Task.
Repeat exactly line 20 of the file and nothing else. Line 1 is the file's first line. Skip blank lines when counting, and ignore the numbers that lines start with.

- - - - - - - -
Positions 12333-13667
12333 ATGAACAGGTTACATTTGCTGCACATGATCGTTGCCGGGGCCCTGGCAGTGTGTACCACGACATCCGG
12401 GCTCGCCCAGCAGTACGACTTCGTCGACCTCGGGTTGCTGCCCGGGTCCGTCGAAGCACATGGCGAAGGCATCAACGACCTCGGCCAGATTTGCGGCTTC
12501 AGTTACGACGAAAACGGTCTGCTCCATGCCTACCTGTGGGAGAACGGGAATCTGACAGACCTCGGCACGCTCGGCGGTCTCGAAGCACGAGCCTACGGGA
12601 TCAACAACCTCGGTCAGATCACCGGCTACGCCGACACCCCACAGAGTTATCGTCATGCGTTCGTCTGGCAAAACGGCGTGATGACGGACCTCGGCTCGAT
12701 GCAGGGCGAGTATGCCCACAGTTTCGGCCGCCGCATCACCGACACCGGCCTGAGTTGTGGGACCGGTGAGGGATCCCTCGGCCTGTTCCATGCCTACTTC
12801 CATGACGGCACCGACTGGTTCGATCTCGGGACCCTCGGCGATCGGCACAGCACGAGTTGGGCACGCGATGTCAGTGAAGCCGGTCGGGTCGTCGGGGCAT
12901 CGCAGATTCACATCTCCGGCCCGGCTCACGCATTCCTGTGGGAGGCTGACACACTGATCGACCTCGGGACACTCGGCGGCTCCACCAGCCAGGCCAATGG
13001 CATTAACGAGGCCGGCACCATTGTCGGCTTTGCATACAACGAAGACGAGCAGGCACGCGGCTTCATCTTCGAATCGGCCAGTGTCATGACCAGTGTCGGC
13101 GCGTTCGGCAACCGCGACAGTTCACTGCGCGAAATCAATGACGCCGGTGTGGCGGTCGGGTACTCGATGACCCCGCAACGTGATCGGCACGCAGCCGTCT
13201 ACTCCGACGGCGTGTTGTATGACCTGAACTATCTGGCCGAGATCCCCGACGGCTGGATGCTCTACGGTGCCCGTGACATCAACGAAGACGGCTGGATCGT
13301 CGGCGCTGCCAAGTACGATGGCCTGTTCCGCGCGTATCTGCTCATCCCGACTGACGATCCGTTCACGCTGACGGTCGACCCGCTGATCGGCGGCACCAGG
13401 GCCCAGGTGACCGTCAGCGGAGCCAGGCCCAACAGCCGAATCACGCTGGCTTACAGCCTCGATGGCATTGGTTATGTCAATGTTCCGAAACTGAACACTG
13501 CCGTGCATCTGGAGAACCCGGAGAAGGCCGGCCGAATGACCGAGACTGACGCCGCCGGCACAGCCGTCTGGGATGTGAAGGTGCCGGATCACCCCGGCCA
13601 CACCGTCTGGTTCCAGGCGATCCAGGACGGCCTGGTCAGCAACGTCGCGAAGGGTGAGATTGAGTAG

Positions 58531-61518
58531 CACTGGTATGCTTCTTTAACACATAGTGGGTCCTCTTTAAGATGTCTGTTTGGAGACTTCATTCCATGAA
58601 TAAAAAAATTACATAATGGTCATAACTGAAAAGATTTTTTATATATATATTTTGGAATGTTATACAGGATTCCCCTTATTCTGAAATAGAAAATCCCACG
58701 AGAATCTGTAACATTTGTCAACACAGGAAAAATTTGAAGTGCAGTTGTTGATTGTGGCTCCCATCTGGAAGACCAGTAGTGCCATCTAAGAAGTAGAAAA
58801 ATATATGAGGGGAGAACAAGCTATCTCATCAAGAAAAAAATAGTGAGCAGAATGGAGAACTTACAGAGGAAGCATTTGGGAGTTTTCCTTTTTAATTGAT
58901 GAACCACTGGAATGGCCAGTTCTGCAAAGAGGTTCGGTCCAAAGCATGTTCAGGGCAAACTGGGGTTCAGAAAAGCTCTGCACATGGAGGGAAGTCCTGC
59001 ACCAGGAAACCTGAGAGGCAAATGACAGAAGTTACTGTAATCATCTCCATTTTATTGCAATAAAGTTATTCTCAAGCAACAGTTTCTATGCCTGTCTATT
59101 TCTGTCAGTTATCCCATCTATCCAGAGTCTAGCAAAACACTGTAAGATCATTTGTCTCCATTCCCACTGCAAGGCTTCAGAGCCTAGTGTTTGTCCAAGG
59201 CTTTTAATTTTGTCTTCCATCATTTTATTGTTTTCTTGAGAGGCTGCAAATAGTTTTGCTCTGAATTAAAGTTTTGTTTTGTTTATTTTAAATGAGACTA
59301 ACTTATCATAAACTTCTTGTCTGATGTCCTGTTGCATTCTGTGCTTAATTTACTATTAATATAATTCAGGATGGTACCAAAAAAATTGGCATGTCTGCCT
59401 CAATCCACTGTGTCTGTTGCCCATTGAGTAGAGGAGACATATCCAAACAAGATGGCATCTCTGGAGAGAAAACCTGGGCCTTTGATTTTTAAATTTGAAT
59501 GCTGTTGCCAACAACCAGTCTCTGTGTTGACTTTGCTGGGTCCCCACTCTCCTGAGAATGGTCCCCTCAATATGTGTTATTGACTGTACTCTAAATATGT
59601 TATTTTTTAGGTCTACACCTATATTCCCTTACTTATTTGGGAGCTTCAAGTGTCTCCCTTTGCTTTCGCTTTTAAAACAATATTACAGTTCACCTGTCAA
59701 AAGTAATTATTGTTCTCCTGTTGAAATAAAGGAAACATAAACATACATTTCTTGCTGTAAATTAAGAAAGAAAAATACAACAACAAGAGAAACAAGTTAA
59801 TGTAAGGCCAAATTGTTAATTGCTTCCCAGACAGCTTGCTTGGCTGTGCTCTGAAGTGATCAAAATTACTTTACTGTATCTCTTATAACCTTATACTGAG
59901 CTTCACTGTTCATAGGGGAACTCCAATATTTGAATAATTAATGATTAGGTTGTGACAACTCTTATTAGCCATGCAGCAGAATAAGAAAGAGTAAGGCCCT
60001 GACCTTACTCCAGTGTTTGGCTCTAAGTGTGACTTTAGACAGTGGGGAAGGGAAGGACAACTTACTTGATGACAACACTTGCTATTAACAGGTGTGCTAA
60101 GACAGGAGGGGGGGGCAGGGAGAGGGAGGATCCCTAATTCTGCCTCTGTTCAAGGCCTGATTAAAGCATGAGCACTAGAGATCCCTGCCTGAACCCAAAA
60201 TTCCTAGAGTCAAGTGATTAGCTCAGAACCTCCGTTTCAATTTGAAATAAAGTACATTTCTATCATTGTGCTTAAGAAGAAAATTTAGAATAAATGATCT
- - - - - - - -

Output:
58801 ATATATGAGGGGAGAACAAGCTATCTCATCAAGAAAAAAATAGTGAGCAGAATGGAGAACTTACAGAGGAAGCATTTGGGAGTTTTCCTTTTTAATTGAT